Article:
Insoluble fiber (the stuff that is removed during processing) adds "bulk to the feces". That's the technical way of saying, it helps you to poop more! Many of us have divertcular disease and don't know it because 80% of the time it's asymptomatic. Diverticula are parts of the large intestine that protrude and form small pouches. These pouches can trap feces and bacteria, which leads to inflammation and infection. And, it HURTS. Insoluble fiber helps the feces to travel through the large intestine faster, thus, limiting the amount of time these pouches are exposed to the feces...therefore, limiting a risk of infection.
Insoluble fiber is currently being studied as a means of preventing colon cancer. Again, it limits the amount of time the feces is in contact with the large intestine, thus, limiting the amount of time the large intestine has to absorb any carcinogen in the feces.
So, eat your whole grains! Drink lots of water and happy pooping! Oh wait, this is a blog about eliminating unprocessed foods. So, you probably want a whole grain recipe to try. First, you need whole wheat flour.
I use King Arthur flour because that's what my friend Astrid uses. And, in the baking world, Astrid is WAY UP HERE and I am way down here. So, when I am baking I like to channel my inner Astrid, which I think I have been doing improperly because everything I have baked these last two weeks has been a total failure. In fact, I think I have been channeling this Astrid instead.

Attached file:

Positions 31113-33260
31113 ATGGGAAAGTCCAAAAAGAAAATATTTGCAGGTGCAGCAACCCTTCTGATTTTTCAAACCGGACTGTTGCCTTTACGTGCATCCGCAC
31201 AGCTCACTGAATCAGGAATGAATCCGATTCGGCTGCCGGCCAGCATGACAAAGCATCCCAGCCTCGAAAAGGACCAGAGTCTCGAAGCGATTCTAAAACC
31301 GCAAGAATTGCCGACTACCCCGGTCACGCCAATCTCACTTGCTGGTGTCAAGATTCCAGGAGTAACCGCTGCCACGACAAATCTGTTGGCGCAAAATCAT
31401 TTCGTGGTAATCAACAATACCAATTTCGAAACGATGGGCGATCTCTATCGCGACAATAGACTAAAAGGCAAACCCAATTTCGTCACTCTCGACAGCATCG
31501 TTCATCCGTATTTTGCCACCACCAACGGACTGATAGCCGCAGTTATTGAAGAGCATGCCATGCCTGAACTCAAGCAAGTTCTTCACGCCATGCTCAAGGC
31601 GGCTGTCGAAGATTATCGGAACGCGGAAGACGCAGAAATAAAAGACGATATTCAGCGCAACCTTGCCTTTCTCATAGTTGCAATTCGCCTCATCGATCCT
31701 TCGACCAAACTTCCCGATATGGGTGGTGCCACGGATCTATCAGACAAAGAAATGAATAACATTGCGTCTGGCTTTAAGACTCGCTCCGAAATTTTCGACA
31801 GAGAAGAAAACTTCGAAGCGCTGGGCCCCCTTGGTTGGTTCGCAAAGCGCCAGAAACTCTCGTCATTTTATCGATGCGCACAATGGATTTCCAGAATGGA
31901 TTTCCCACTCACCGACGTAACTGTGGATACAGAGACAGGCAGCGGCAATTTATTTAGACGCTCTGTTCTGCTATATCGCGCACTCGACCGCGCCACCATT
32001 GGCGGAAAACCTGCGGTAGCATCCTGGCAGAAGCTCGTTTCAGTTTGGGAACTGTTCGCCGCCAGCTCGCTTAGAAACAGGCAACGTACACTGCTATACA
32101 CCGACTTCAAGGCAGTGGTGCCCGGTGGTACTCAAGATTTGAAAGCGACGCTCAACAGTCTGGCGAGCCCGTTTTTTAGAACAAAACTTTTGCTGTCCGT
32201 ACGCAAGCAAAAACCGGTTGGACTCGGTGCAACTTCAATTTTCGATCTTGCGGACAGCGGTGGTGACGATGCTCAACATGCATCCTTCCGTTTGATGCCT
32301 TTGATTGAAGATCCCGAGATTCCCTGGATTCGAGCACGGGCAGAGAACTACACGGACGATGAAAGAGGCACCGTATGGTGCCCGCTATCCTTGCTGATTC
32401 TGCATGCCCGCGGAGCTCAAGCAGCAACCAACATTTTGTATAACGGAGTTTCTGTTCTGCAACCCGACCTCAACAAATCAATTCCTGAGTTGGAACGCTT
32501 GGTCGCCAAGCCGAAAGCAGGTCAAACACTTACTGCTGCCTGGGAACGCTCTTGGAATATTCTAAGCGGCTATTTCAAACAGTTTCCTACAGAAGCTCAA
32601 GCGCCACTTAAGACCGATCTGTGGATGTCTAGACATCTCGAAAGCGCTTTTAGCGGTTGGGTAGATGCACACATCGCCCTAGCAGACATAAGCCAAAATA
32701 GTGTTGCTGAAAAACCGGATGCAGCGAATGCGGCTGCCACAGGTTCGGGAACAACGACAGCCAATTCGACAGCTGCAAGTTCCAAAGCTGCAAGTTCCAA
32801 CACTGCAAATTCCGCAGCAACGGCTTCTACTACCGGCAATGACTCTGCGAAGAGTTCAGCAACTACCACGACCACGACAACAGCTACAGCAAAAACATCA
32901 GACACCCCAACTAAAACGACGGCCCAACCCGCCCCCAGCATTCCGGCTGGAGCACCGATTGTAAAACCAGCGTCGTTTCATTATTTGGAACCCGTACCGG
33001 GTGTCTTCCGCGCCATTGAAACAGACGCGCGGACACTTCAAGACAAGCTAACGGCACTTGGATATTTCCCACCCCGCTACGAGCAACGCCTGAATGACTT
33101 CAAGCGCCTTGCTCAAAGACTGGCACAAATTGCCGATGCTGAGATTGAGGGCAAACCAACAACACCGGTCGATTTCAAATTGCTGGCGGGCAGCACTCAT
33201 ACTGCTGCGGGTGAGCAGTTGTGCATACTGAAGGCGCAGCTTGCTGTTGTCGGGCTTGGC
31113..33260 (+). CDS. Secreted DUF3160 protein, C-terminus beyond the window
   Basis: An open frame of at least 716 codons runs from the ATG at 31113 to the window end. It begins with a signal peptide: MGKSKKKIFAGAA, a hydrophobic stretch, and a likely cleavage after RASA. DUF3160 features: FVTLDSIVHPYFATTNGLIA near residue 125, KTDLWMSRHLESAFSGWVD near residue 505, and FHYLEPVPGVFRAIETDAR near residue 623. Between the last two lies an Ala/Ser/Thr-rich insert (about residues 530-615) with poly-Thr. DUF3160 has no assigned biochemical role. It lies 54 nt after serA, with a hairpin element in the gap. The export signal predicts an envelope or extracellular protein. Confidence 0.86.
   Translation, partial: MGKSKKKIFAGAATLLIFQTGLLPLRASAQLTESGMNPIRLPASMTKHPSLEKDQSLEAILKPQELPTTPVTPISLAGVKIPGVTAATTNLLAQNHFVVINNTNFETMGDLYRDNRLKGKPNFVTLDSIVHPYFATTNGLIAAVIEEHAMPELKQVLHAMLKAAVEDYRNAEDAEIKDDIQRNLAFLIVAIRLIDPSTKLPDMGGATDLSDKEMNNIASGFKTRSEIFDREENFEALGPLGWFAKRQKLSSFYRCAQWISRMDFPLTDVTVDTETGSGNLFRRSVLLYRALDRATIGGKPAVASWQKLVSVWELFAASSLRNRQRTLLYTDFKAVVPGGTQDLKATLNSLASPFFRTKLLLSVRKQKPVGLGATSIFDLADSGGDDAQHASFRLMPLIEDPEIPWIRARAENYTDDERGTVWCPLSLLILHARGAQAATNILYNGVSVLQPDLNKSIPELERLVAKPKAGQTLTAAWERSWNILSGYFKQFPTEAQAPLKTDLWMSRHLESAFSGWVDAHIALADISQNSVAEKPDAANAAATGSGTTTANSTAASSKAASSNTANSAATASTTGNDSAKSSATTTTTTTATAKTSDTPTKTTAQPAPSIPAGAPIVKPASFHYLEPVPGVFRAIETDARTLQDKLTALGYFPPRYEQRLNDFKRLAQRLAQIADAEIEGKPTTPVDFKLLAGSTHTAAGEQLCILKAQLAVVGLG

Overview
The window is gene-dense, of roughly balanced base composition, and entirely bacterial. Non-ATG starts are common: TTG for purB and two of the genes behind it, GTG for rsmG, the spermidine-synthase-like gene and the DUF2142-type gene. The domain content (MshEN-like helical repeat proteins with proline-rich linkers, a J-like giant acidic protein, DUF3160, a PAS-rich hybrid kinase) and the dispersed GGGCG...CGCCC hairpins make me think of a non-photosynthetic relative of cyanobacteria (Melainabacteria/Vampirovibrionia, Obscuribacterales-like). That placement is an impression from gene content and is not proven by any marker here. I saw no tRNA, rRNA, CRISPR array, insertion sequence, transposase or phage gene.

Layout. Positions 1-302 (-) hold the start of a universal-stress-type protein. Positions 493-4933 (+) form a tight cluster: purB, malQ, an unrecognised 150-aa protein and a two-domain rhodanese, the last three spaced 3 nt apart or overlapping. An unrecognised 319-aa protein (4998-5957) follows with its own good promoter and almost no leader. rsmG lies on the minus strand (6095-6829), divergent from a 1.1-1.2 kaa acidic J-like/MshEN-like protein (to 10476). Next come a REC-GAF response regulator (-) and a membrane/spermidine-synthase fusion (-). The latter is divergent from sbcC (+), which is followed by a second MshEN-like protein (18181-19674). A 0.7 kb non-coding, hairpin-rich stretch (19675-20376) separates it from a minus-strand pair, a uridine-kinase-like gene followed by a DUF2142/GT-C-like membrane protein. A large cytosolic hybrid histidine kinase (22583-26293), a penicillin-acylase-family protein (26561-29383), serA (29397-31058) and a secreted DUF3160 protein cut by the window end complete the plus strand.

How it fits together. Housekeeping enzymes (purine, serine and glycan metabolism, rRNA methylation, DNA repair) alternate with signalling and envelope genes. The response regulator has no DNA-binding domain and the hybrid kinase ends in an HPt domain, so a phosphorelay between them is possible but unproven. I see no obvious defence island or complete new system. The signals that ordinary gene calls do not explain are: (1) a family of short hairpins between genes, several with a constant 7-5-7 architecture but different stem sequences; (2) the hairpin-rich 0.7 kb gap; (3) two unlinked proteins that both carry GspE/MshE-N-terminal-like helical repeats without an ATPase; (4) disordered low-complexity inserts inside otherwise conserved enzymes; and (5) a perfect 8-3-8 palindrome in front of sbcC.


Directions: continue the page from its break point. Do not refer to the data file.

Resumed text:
That would make sense because this Astrid probably knows nothing about baking with whole grains, as she is far to busy fighting dragons and eating large pieces of meat off of the bone.
Anyway, last night I had success with baking, which I will share with you. I got the recipe from the girl at 100 days of real food. She is incredible. She's sort of like the Cameron Diaz of giving up processed food. I'm sort of like the Roseann Barr. So, I totally get if you love her because I do too. Here is her recipe:
Whole Wheat Biscuits